Tech Leader Don Brown Gives $30M to IU School of Medicine
Hoosier tech entrepreneur Don Brown is donating $30 million to the Indiana University School of Medicine in Indianapolis. The gift is the largest-ever from an alumnus to the med school and will establish the Brown Center for Immunotherapy. Brown holds multiple degrees from IU and is a pioneer in the state’s tech scene. Interactive Intelligence, the Indianapolis company he founded and led for more than two decades, sold this year to Genesys Telecommunications Laboratories Inc. for $1.4 billion.
When the deal was announced in August, Brown had not yet zeroed in on what he planned to do next. In an interview at the time with Inside INdiana Business, he said he wanted to focus more on the startup community. "I’m going to be certainly exploring Indy first," he said. "That would be my preference. If things work out, I would love to grow a number of additional ventures here." In addition to Indianapolis, Brown has connections to Research Triangle Park in North Carolina.
While still in medical school, Brown co-founded Dealership Programming Inc., which helped car dealers calculate customer financing. In the late-1980s, Brown moved on to co-found Software Artistry Inc. in Indianapolis. It became the first software company in the state to go public and was sold to IBM in 1998. Brown launched Interactive Intelligence in 1994. The call center software business has grown to include some 2,000 employees throughout the world.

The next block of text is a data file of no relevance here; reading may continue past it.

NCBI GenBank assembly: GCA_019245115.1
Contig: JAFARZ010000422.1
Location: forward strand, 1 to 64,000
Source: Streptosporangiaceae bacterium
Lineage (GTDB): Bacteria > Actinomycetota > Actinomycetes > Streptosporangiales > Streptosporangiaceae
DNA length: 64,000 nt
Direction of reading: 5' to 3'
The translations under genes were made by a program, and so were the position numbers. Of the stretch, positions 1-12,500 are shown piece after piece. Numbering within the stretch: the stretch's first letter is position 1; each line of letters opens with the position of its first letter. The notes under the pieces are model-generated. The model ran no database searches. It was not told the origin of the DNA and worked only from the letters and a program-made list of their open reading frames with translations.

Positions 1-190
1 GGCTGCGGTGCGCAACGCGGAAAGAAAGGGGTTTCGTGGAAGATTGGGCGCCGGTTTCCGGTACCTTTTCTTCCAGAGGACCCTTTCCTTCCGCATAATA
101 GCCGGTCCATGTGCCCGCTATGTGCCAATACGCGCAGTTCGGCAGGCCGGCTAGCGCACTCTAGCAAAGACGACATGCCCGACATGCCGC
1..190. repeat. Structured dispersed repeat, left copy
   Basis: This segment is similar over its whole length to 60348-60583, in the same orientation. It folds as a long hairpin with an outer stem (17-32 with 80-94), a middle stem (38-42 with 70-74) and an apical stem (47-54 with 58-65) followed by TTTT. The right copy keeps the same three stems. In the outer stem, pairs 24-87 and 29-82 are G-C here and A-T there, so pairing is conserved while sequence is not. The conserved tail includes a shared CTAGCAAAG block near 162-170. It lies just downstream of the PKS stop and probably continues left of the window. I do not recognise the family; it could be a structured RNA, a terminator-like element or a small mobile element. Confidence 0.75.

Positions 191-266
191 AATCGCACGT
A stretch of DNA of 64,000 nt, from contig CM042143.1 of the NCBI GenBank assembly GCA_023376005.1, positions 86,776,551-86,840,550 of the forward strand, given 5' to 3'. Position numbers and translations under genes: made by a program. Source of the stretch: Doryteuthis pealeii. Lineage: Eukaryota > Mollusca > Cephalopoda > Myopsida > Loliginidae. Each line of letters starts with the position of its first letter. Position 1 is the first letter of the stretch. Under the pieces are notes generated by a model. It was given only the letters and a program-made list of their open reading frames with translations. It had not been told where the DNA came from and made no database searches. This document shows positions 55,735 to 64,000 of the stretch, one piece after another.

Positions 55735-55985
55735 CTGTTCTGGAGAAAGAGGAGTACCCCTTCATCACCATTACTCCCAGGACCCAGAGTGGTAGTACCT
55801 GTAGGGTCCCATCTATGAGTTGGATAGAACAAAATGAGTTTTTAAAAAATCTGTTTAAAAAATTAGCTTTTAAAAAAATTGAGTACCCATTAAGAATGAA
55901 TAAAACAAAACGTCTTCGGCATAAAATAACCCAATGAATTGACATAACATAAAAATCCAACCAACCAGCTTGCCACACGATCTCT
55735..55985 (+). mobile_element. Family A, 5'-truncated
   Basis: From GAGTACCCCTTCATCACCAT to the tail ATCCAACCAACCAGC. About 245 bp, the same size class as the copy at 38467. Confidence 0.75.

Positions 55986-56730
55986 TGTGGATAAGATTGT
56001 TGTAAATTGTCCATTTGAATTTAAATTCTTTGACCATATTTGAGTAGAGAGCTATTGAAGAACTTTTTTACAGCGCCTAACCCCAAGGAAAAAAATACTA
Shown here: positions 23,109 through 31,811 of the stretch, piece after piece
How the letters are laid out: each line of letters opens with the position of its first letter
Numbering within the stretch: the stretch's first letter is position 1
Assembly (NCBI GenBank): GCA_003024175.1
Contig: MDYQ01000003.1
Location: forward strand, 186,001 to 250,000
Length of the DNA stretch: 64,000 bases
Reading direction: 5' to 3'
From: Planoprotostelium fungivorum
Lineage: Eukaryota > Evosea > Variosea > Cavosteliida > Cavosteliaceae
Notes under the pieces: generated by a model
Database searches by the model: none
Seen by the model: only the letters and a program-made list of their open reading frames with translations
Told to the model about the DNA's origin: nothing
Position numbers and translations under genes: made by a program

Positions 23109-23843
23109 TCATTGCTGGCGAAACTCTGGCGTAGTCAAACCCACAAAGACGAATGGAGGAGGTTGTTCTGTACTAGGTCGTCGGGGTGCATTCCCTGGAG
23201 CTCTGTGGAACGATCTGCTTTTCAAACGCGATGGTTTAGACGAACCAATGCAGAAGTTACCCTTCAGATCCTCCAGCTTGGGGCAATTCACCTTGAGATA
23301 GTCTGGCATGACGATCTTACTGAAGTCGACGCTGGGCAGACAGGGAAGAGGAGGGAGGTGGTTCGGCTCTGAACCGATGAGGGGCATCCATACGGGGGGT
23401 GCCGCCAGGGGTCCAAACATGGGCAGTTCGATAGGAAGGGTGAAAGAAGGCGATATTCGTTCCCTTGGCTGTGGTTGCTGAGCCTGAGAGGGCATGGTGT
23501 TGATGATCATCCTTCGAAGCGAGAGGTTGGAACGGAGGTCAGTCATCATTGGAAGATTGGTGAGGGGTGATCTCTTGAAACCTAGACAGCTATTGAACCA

In a release from the IU School of Medicine, Brown says "when I learned that we were going to be selling Interactive Intelligence and I would be able to monetize the investments I had made, I wanted to take some portion of the fruit of my efforts and use it to give back to the larger community, and to do so at least partly as a message to my children. I wanted to communicate to them as much as anybody that my life has not been about accumulating wealth. I’ve always wanted to build teams and do really interesting things. The wealth has been a byproduct of that, and I’d like to be able to use that to do things that benefit not just me and not just my family, but society as a whole. That’s been a huge factor behind this effort."
The school says $13 million of Brown’s gift will go toward five endowed faculty chairs. The Don Brown Chair in Immunotherapy will direct the center and be joined by four others in leadership roles named for four of Brown’s eight children: the Paige Brown Chair in Experimental Therapeutics, the Nicole Brown Chair in Immunology, the Christopher Brown Chair in Immunology and the David Brown Chair in Genomic Medicine. The rest of the funding will be spent on infrastructure, technology and research.